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BOISE — The message was simple and to the point: ‘Unfinished business.’

Boise State guard Derrick Alston Jr. made it known with a social media post late Wednesday morning that the NBA can wait. He’s elected to stay for his senior season with the Broncos.

The return of Alston — who led the Broncos with 17.3 points per game last season — gives Boise State arguably the most talented roster of the Leon Rice era and makes them among the favorites to win the Mountain West Conference next year.

“I felt very confident that if I did decide to stay in the draft that I would have been drafted somewhere in the second round,” Alston said during a Zoom call with reporters. “But I felt like the opportunity I have here at Boise State to not only improve my stock to be a first rounder but also to win a Mountain West Championship and go far in the NCAA Tournament is not an opportunity that a lot of people get.

“I knew I had two really good options going through the whole process but I felt like at the end of the the day, I felt like the best decision for myself and my career was to stay for my senior year at Boise State.”

The 6-foot-9 Alston declared for the NBA Draft in late March but maintained his college eligibility. There were no private workouts with NBA teams due to the pandemic, so he was limited to virtual interviews with nearly 20 teams.

Another factor was the NBA Draft being pushed back to October due to the delay in the NBA season, which will be well after the fall semester and practices for the upcoming college season will have started.

“I think for me I would have benefited greatly from having a full process and being able to go workout for teams and let teams see me in person,” Alston said. “I interviewed very well but I think that’s only one piece of it. I just felt with all the uncertainty that it would be a smart decision to come back and improve my stock.”

Alston declined to say what NBA teams told him he needs to improve on to be a first round pick next year, but said Boise State’s coaching staff made sure he knew they’d do all they could to help showcase his talents if he returned.

“They assured me that if I did decide to come back that I’d still have the opportunity to do what I do and what I need to do to make my next jump to the NBA,” Alston said.

Alston, once a 147-pound walk-on, has added nearly 40 pounds to his frame since he arrived at Boise State as a freshman. But he’d still likely benefit by adding another 10-15 pounds and bulking up a bit in the weight room during his final year in college.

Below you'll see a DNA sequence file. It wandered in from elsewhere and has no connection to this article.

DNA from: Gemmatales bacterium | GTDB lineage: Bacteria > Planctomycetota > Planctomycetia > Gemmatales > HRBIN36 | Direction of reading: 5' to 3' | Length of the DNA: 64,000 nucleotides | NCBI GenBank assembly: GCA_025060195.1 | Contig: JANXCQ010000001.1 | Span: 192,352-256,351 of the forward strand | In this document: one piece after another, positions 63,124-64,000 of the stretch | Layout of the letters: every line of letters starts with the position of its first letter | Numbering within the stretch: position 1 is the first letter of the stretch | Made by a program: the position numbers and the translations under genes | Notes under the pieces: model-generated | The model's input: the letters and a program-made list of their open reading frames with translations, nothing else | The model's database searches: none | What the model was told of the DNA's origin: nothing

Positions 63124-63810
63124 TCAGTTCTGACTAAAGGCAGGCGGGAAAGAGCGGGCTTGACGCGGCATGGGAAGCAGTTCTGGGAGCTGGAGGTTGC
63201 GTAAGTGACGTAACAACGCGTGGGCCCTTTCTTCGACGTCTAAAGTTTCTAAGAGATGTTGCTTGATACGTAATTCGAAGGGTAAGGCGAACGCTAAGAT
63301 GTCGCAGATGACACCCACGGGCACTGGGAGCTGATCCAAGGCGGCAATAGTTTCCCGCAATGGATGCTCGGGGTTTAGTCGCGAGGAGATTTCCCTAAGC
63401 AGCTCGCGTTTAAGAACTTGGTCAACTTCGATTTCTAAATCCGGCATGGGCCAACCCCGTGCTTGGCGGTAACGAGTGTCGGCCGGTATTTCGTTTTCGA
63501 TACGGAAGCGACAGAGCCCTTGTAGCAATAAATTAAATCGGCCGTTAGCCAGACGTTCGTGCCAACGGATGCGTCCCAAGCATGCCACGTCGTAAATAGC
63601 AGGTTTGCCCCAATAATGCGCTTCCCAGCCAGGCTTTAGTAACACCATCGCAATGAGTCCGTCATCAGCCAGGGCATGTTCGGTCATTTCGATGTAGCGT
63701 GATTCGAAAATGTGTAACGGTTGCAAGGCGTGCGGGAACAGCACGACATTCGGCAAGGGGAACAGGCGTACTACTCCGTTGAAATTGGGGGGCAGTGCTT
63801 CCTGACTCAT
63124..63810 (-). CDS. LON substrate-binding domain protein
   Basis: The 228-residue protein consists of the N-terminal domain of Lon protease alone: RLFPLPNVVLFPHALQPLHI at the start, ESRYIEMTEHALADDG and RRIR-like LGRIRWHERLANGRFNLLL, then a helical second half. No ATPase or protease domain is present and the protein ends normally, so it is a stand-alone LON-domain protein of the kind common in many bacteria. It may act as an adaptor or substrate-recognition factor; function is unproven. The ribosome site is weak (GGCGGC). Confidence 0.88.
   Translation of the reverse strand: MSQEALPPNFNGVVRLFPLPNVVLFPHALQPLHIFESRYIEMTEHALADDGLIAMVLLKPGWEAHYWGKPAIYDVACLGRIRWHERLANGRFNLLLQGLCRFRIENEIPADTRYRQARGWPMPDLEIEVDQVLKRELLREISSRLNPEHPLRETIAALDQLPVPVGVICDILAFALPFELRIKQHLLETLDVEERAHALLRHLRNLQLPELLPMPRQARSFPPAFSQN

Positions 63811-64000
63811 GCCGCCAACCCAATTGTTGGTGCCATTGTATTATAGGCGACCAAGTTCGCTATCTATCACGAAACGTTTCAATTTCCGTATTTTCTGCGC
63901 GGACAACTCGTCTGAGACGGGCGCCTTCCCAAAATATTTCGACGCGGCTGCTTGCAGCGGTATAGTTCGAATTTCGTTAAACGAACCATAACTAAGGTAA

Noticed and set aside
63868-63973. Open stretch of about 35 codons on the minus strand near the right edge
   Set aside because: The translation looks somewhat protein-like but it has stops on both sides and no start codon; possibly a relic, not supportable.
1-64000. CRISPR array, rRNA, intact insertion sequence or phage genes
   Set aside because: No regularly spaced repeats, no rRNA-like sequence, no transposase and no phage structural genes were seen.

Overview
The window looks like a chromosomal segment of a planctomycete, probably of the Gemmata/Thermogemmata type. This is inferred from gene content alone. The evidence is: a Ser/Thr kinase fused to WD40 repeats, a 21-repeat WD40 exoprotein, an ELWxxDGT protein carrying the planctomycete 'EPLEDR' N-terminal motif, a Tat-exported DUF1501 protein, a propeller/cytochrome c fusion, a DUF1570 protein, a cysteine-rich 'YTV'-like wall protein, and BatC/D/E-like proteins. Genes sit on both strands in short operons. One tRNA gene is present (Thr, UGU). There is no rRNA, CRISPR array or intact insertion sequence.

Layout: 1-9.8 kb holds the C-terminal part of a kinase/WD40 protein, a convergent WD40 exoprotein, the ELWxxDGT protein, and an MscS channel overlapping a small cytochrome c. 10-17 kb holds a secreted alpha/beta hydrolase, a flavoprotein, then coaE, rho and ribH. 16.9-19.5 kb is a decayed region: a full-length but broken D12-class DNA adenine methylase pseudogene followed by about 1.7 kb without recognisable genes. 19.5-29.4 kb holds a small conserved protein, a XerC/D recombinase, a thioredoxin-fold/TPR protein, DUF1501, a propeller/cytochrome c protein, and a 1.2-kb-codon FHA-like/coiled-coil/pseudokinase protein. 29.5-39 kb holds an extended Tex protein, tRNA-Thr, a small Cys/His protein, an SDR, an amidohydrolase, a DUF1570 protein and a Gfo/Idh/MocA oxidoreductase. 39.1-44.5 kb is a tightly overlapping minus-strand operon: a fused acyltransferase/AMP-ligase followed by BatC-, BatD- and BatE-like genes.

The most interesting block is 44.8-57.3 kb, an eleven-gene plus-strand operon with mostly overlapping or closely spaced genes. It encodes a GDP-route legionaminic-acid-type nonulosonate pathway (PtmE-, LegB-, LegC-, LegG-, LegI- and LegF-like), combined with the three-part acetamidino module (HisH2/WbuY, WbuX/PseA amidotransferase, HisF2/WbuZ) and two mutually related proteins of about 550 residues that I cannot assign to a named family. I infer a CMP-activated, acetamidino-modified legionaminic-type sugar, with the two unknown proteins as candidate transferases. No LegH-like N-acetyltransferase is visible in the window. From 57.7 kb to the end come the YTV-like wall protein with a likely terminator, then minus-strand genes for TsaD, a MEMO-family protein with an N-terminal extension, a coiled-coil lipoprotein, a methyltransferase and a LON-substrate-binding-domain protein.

“I think I still have a big jump to make,” Alston said. “My body still has a big jump to make, as well as my mentality. I still feel like I’m in a growing stage of my basketball career. I still have a lot to improve on.”

With Alston’s return the Broncos should have one of the most athletic teams in program history. Boise State returns two starters in Abu Kijab and RayJ Dennis and adds four Division I transfers that sat out last season including two from Arizona — Emmanuel Akot and Devonaire Doutrive — that were top-100 recruits out of high school.

“That obviously played a part in it,” Alston said. “What this team could do with myself included, we know we can accomplish great things and things that haven’t been done here in Boise State history.

“Making the tournament now is the expectation now, and being able to lead these guys for me, someone that’s been here a while, is going to be a good challenge and something I need to improve on with my leadership and my maturity and things like that. I’m excited to get back with the guys and get back to work.”

Boise State has a game scheduled back in his hometown of Houston against Texas A&M in December, but Alston joked that his return was not tied to Rice scheduling a homecoming for him.

“That was not the deal, that happened way before I made a decision, but that’s awesome,” Alston said. “My family is very excited about that.”

Rice and the Broncos had plenty of reasons to be excited Wednesday as well.

B.J Rains has covered Boise State athletics for the Idaho Press since 2013. He is an Associated Press Top 25 men's basketball poll voter, and also contributes to KBOI-TV as a Boise State insider.

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